Small community keeps its silence over night of tragedy
PAY a visit to Arranmore island off Donegal and you are likely to learn nothing of its night of horror.
There's no talk in the presence of strangers about the dark night when teenager Paul Boyle died from injuries received in Early's Bar, just up the hill from the main pier.
Not even witnesses in the case, which found Stephen Boyle not guilty of murder but guilty of manslaughter last week, discuss their evidence in the pubs back home.
When there's trouble in an island community, the sense is not to talk. That's the best way of seeking to continue to live together, according to a number of Arranmore residents who quietly explained their reluctance to even discuss what would be open conversation in a mainland town.
The silence of the island reflects the community's support for all families involved in the tragedy of the night when 41-year-old Stephen Boyle stabbed a Heineken glass into the neck of 19-year-old Paul Boyle.
Now, as Stephen Boyle awaits sentence on March 12 for the killing that he admitted, Sinead McCauley, from whom he has been separated for several years, is making a determined effort to get on with her own life among the small community of 522 residents of the island.
The day after the manslaughter conviction, Sinead, a mother of one daughter, was back at her job in one of the island's only two co-ops, Comharchumann Oilean Arainn Mhuir Teo.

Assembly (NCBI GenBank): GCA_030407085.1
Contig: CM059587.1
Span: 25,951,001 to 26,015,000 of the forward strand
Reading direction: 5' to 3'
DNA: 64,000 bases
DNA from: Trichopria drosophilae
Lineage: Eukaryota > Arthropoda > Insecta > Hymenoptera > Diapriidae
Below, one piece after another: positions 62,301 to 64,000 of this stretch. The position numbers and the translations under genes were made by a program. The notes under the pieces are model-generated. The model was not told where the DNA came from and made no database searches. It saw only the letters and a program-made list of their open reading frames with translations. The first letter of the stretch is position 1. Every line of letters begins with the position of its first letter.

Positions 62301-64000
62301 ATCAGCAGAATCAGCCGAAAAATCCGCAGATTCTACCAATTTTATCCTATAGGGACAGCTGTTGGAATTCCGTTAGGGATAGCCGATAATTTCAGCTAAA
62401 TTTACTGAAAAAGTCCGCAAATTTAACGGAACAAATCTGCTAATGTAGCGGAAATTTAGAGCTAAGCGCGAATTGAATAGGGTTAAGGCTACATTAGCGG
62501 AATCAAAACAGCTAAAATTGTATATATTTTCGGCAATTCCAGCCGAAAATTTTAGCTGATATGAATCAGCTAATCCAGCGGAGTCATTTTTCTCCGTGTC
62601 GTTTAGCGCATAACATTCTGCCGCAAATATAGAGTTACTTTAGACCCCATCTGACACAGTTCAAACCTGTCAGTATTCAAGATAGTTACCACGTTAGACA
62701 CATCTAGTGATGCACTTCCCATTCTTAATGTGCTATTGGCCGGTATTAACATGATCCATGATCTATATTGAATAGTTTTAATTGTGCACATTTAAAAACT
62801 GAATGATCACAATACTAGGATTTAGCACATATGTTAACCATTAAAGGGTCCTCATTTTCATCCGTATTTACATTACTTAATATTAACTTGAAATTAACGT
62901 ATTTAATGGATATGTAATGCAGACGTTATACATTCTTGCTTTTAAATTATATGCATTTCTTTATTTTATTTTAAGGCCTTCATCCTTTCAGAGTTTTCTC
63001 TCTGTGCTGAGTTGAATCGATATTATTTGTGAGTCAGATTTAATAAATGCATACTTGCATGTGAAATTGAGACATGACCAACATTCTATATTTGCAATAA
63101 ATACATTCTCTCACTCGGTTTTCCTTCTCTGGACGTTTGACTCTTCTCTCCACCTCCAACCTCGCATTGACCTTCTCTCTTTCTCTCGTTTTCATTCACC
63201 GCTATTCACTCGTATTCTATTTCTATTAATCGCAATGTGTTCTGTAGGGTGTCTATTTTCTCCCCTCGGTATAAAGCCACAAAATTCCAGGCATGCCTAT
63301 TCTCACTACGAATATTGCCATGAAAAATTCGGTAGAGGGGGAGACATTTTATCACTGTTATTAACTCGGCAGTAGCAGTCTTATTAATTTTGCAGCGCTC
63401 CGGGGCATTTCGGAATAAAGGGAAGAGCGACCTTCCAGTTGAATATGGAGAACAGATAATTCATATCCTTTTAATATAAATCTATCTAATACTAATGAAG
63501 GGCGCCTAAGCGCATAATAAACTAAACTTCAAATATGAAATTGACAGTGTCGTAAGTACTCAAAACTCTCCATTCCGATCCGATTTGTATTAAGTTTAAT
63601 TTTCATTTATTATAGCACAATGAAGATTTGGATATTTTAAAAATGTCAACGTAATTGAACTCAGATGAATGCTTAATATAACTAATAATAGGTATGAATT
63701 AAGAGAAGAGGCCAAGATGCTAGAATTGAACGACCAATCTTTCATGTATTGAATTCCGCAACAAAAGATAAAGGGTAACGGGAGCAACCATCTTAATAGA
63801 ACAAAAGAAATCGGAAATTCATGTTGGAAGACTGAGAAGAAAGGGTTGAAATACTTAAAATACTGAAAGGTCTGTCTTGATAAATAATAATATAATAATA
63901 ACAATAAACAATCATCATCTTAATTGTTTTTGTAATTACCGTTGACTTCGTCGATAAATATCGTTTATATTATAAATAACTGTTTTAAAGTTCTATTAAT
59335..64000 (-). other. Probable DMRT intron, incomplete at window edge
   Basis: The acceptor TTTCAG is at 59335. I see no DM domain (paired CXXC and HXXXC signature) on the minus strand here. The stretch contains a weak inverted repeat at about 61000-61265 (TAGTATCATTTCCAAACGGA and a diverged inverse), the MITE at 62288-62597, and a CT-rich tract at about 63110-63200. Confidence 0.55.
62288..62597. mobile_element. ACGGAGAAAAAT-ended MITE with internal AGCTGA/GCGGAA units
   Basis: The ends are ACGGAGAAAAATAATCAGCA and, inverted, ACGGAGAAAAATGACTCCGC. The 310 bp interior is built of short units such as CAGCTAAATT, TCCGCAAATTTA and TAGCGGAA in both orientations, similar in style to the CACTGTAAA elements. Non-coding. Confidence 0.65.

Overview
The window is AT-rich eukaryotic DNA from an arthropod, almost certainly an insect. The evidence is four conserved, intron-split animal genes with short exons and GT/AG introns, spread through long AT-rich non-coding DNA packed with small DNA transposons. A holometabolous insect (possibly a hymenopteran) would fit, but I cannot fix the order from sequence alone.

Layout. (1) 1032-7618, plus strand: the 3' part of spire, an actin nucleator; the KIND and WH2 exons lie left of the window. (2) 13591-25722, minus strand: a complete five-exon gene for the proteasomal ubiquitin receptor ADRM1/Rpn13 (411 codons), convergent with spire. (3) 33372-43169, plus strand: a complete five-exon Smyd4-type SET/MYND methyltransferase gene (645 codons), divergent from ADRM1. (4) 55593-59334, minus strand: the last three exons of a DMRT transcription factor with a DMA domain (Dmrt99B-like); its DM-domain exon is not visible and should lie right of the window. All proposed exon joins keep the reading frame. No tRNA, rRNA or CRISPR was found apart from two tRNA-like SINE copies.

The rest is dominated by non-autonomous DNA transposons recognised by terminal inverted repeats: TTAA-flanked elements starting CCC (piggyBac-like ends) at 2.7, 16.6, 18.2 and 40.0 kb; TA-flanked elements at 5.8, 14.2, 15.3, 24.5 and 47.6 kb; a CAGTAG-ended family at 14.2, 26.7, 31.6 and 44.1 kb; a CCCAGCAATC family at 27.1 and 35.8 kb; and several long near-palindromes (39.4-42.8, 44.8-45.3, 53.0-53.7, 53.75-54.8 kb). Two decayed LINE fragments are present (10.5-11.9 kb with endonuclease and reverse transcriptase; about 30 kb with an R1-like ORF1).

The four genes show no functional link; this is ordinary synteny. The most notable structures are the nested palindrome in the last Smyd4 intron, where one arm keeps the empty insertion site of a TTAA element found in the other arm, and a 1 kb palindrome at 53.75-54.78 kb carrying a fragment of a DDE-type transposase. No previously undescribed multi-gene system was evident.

She had given her evidence in court and not another word was she willing to say about the case or her island life or her love for another islander in a relationship that started after her marriage break-up.
Sinead was granted a court order some years ago barring her husband from her home.
Community leaders always ready to speak out on issues that matter to islanders remain silent about what Stephen Boyle did, including his own sister Noirin Ni Mhaoldomhnaigh.
She is also the manager of the co-op Comharchumann Oilean Arainn Mhuir Teo, and works with her brother's separated wife. She would only say: "We are professionals."
A kilometre away in their cottage just off a narrow boreen, the family of Paul Boyle, the victim in the tragedy, are still trying to come to terms with the verdict.
His brother Frankie politely accepted commiserations on the family's pain but added that nobody in the house wished to discuss it further.
Sinead, who has reverted to using her maiden name, doesn't have any worthwhile pictures of her wedding to Stephen Boyle, even if she wished to keep them.
Their photographer, who is no longer a wedding snapper, was sued by them following a botched job because he was rushing away from the nuptials to get an afternoon ferry off Arranmore back to the mainland.
Judge John O'Donnell admonished the photographer and told the couple in Dungloe District Court in June 2000: "Wedding photos are a source of pride in any house and the damage done in this case could never be made up."
He awarded them €2,000 compensation but it didn't make up for their heartbreak.
Sinead said at the time: "I'm still very upset. The pictures are the only record we have of the day and money can't change that."